I've heard countless "my next door neighbor's cousin's daughter's hairdresser's uncle" had an engine fail because of a bad filter. Yet none of them have any details. I love the people who make a website giving personal opinions about what they see. The part I love the best is when they say "Fram uses cardboard". I have yet to hear a single person come up with factual evidence or scientific fact why cardboard designed to be immersed in oil will not work for the life of the filter. Sure metal may last longer but what good is using something that will lasts say 8 times longer than the life of the oil over a lower cost part that will only last 4 times longer?
    Kubota L4240,Case 580K backhoe, Case 450 Dozer

  7. #37
    Super Member 94BULLITT's Avatar
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    Frederick County, VA
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    Kubota BX2360 & L4240 HSTC

    Default

    If Fram filters are so good why don't the OE's use them?

  8. #38
    Super Member crazyal's Avatar
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    Default Re: Oil Filter Comparison

    I couldn't answer that. Why does Toyota use Denso? Why does Ford use Motorcraft? Etc. There use to be a time when new cars would require the oil to be changed after 1000 or 1500 miles, the break in period. Now they seam to be fine with 3000. I would assume that the MFGS would want a filter that would catch any filings that didn't get cleaned out when the engine was made or during the initial break in period. Or it could be that Fram wasn't the low bidder. Maybe Fram doesn't want to deal with OEMs. Who knows.
    Kubota L4240,Case 580K backhoe, Case 450 Dozer

  9. #39
    Elite Member
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    Washington NC (Inner Banks)
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    Kubota L5740, Gravely 8199G

    Default Re: Oil Filter Comparison

    Quote Originally Posted by brokenot View Post
    The SAE doesn't "set" the specs, engine manufacturers do. The SAE tests filters to see whether those specs set by engine manufacturers are met.

    As for a dealership's "house filter", we're a dealer for several lines of equipment....and a lot of it is expensive stuff. There is no way we would intentionally install a cheap filter in the hope that it would generate some engine work revenue later on. I seriously doubt that goes on anywhere. A lot of people read these posts, and the simple fact that that was even mentioned means that somebody is going to repeat it, and whoever they repeat it to...will tell someone else. Before long, it will have gained a similar amount of credibility as the "oil filter comparison sites" seem to enjoy.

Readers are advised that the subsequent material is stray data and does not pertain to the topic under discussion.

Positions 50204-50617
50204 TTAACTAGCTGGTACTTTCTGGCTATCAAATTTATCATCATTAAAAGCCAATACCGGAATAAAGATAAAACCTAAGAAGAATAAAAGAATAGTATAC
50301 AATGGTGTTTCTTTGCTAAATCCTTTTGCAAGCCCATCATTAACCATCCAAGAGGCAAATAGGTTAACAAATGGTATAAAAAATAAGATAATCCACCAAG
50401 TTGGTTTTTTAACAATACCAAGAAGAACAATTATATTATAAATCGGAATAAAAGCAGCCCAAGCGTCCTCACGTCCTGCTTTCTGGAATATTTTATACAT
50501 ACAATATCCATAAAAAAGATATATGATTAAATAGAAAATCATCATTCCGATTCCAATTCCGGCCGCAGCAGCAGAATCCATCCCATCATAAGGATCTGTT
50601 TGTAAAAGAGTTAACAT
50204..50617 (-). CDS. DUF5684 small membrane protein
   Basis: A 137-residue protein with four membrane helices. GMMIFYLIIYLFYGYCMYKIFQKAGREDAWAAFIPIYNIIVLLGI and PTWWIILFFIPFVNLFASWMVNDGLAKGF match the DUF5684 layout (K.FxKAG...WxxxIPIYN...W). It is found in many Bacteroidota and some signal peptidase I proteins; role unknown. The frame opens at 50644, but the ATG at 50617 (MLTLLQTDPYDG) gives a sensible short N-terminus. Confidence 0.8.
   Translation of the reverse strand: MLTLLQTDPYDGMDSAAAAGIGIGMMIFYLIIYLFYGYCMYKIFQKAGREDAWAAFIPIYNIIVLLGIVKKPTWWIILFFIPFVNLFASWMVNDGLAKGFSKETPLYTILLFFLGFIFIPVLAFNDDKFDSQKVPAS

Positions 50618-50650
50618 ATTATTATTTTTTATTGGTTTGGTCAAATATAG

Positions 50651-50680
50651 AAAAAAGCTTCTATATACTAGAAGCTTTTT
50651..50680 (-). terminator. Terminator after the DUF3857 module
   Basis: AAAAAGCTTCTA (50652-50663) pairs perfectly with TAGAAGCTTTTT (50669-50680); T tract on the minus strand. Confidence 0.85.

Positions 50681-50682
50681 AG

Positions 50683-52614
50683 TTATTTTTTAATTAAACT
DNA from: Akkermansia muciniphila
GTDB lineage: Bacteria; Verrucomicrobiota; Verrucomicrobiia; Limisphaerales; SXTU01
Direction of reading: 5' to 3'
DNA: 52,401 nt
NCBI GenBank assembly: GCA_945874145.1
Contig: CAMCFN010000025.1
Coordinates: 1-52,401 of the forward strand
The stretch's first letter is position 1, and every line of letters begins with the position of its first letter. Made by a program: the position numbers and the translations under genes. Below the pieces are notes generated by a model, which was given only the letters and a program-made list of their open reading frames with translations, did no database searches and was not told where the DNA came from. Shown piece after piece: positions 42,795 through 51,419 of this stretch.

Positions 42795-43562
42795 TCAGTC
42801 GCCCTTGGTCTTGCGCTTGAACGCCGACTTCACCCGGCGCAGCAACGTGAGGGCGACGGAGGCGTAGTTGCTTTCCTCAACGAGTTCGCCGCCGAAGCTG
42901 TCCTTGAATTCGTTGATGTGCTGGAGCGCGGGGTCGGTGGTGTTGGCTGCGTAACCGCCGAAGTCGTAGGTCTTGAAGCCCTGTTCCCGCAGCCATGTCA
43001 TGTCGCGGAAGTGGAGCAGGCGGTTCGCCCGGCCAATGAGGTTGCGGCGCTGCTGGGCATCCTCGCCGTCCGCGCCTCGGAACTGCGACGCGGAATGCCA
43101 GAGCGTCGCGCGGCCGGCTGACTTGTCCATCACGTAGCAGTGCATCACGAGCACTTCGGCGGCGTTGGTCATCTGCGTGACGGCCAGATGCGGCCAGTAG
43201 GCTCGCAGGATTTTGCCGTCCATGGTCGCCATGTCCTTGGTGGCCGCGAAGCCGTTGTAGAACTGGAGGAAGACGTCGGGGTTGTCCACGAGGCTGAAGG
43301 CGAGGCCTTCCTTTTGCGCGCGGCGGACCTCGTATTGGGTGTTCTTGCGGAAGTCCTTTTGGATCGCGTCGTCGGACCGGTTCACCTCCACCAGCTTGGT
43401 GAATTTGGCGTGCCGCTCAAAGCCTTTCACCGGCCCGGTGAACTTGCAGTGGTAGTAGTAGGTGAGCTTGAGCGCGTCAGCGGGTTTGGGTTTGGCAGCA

If anyone would like to see whether that theory has any merit, they could most certainly visit any dealership they'd like and ASK to have the "house filter" installed on their vehicle or equipment, or they could buy one at the parts counter and carry it out the door. It will have a brand name/part number/etc. on it that makes it identifiable. I don't think it would be too hard to do a little research and see if it received a pass or fail from the SAE.

    I'm betting comfortably on "pass".

    Ok, perhaps I overstated, and you are right, things get repeated without vetting. It is my experience that auto dealers do NOT use "name brand" filters at times. I have pulled filters off my cars without any markings on them at all, real
    no names. Now my kubota dealer wouldn't put a non OEM filter on my tractor to save himself. So who makes Kubota filters? Some of them are wildly expensive, so does that imply/guarantee they are better quality, protect the engine better?

    I'd be interested to see what Mercedes, BMW and Audi spec for their filters; the Germans seem to be ultra serious about their engines, even if a Camry four cylinder is likely to outlast them.

    So, lesson learned. ASK the brand name of the filter going to be used before it goes on. Pretty simple. I often bring my own so I don't worry about it, though I'm sure the dealer is annoyed that I won't buy their 212 point inspection
    program for $200 instead of a $50 oil change with synthetic.
    2012 Kubota L5740HSTC3 with FEL and Long grapple, 1986 Case IH 255, Land Pride PD10 PHD, LP RCR60 & RCF2084 mowers, LP 4' box blade and rear rake, Fred Cain subsoiler, County Line potato plow, County Line 1 bottom plow, 1986 Gravely 8199G with tow behind DR rototiller, 50" deck+40" Gravely wing mowers, Swisher 44 rough cut mower,, Echo 450-18 & 600-24, Echo PPT280, 2014 JD X750 diesel garden tractor, 1968 Cub Cadet 125 under renovation, Husky-Speeco 35 ton splitter, DR tow behind string trimmer

  10. #40
    Epic Contributor Soundguy's Avatar
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    ym1700, NH7610S, Ford 8N, 2N, NAA, 660, 850 x2, 541, 950, 941D, 951, 2000, 3000, 4000, 4600, 5000, 740, IH 'C' 'H', CUB, John Deere 'B', allis 'G', case VAC

    Default Re: Oil Filter Comparison

    Quote Originally Posted by crazyal View Post
    I couldn't answer that. Why does Toyota use Denso? Why does Ford use Motorcraft? Etc. There use to be a time when new cars would require the oil to be changed after 1000 or 1500 miles, the break in period. Now they seam to be fine with 3000. I would assume that the MFGS would want a filter that would catch any filings that didn't get cleaned out when the engine was made or during the initial break in period. Or it could be that Fram wasn't the low bidder. Maybe Fram doesn't want to deal with OEMs. Who knows.
    speaking of filter oem brands.. etc.

    I was picking up an oil filter for my yukon.. pf61 is the ac delco OE filter. it was 40 cents cheaper than the purolater and the fram filter setting next to it on the shelf.

    Looking at the filter.. feeling it.. weight..e tc. I'd BET the fram extra guard ( which was the most expensive of the 3 ) was a better filter. but heck.. i figure you can't go wrong with the ac delco filter in the book for your truck.. etc.

    On ford. look at the fl1a motorcraft filter. it crosses to ph8a fram, st8a supertech.. napa 1515 auto application, 1452 other appl..e tc.

    the fl1a can be had for 2.99$ in some places.... that's cheaper than any of it's cross reference.